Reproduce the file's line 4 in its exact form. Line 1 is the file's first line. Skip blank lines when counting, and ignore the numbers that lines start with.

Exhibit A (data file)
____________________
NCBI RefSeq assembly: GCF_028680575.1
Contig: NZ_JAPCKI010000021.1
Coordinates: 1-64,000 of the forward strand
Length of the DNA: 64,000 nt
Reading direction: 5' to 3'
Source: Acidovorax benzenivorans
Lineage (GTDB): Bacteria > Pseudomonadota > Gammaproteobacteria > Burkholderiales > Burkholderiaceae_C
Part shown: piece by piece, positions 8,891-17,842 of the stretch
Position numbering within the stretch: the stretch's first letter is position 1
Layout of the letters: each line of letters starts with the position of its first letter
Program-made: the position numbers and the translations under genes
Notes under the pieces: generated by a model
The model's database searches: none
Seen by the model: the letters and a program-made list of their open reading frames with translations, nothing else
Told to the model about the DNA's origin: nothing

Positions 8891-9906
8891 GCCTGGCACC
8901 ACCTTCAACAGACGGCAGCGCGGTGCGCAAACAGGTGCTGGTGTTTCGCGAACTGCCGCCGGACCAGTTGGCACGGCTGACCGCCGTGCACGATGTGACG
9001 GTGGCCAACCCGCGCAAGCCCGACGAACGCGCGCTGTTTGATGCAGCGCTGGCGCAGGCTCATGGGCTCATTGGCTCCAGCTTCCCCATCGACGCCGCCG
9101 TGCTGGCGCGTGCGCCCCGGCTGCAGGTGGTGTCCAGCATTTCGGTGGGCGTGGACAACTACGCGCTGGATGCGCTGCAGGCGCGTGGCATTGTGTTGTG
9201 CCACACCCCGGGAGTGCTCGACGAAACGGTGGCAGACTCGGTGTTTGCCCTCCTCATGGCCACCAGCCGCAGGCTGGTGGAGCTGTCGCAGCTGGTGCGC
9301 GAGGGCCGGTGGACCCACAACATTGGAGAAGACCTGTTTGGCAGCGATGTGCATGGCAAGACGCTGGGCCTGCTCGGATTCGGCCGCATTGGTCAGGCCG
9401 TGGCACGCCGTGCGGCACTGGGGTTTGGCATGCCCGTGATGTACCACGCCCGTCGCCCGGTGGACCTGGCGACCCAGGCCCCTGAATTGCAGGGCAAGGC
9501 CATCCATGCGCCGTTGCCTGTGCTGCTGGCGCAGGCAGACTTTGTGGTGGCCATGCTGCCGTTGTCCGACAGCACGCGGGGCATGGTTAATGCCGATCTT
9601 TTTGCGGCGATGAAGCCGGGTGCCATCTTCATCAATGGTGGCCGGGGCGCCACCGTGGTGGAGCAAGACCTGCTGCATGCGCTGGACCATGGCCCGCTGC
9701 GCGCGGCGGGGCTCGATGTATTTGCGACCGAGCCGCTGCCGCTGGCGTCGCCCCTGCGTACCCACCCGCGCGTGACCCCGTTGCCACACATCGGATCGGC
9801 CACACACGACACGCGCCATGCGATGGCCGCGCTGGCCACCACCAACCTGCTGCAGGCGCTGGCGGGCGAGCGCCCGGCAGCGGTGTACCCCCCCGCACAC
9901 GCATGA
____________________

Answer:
Length of the DNA: 64,000 nt